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Tehran is getting better infrastructure than New York – thanks to China

As Beijing helps revamp the Iranian capital’s metro system, a bigger picture of counter-hegemony takes shape

Last week, Masoud Dorosti, the managing director of Tehran’s bustling metro system, dropped a bombshell: After seven years of intense negotiations, the Iranian capital is gearing up to welcome a whopping 791 sleek metro trains from China. It’s a move set to transform the city’s transit scene, injecting new life into a system that hasn’t seen a serious upgrade in half a decade.

But that’s not all. Tehran’s mayor, Alireza Zakani, threw in another ace from his sleeve last month, unveiling a flurry of contracts inked with Chinese giants aimed at giving the city’s infrastructure a serious facelift. From major transportation projects to ambitious construction ventures, China’s fingerprints may soon be all over Tehran’s urban landscape. Heck, they’re even rolling up their sleeves to erect housing units in this sprawling metropolis of nearly 9 million souls.

For anyone who’s ever wandered the bustling streets of China’s megacities, the thought of Tehran sporting a metro system rivaling any of China’s tier-one cities isn’t just a pipe dream; it’s a tantalizing glimpse into the future. With its sleek trains zipping through immaculate stations, China’s urban rail network sets the gold standard for public transportation worldwide. Could Tehran, a city boxed in by international sanctions, really outshine the likes of New York City’s aging subway system?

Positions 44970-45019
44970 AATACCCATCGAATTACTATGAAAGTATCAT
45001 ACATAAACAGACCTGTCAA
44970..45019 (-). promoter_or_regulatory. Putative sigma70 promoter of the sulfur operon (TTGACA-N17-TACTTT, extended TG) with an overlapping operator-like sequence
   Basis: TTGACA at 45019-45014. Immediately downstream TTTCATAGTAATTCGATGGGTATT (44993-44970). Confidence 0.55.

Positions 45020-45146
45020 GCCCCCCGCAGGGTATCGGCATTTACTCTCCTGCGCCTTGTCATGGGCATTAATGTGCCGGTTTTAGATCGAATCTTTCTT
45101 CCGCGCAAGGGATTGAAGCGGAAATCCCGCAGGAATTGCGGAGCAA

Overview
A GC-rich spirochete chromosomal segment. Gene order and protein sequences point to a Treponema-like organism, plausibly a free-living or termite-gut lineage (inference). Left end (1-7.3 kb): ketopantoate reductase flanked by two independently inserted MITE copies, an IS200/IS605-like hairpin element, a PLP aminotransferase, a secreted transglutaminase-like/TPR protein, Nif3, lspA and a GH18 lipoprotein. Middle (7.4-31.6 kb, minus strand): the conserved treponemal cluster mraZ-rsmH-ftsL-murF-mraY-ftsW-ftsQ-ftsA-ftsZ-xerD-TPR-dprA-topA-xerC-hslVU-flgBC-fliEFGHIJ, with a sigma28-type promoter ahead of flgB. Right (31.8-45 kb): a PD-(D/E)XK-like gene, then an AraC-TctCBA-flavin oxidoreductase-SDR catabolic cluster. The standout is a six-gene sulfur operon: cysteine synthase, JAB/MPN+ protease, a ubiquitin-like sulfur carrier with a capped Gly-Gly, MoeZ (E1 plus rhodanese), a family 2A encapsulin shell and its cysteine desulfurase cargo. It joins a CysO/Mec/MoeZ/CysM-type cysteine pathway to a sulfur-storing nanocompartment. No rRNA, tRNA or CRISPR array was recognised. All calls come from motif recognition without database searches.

Well, that wouldn’t actually be that hard – but it’s worth rewinding a bit. 

This metro makeover isn’t just a spur-of-the-moment fling; it’s part of a grand strategic partnership inked back in 2016 between Iran and China, and later bolstered in 2021 with a 25-year plan. With a target of $600 billion in annual bilateral trade by 2026, an increasing amount of which is done in the Chinese national currency, this pact isn’t just about shiny new trains – it’s about forging a bond that runs deep, touching on everything from trade and economics to transportation and beyond.

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At its core, the China-Iran partnership is a symphony of economic, political, and military notes, echoing across the Middle East and beyond. While the US grapples with its own internal squabbles, Beijing and Tehran are busy cozying up, flexing their muscles, and throwing down the gauntlet to Western hegemony in the region.

Economically, this partnership is a match made in heaven. China’s insatiable hunger for energy dovetails perfectly with Iran’s vast oil and gas reserves, while Tehran sees Beijing as a lifeline amid mounting economic pressures and diplomatic isolation. With Western sanctions breathing down its neck, Iran’s embrace of China isn’t just strategic – it’s survival instinct.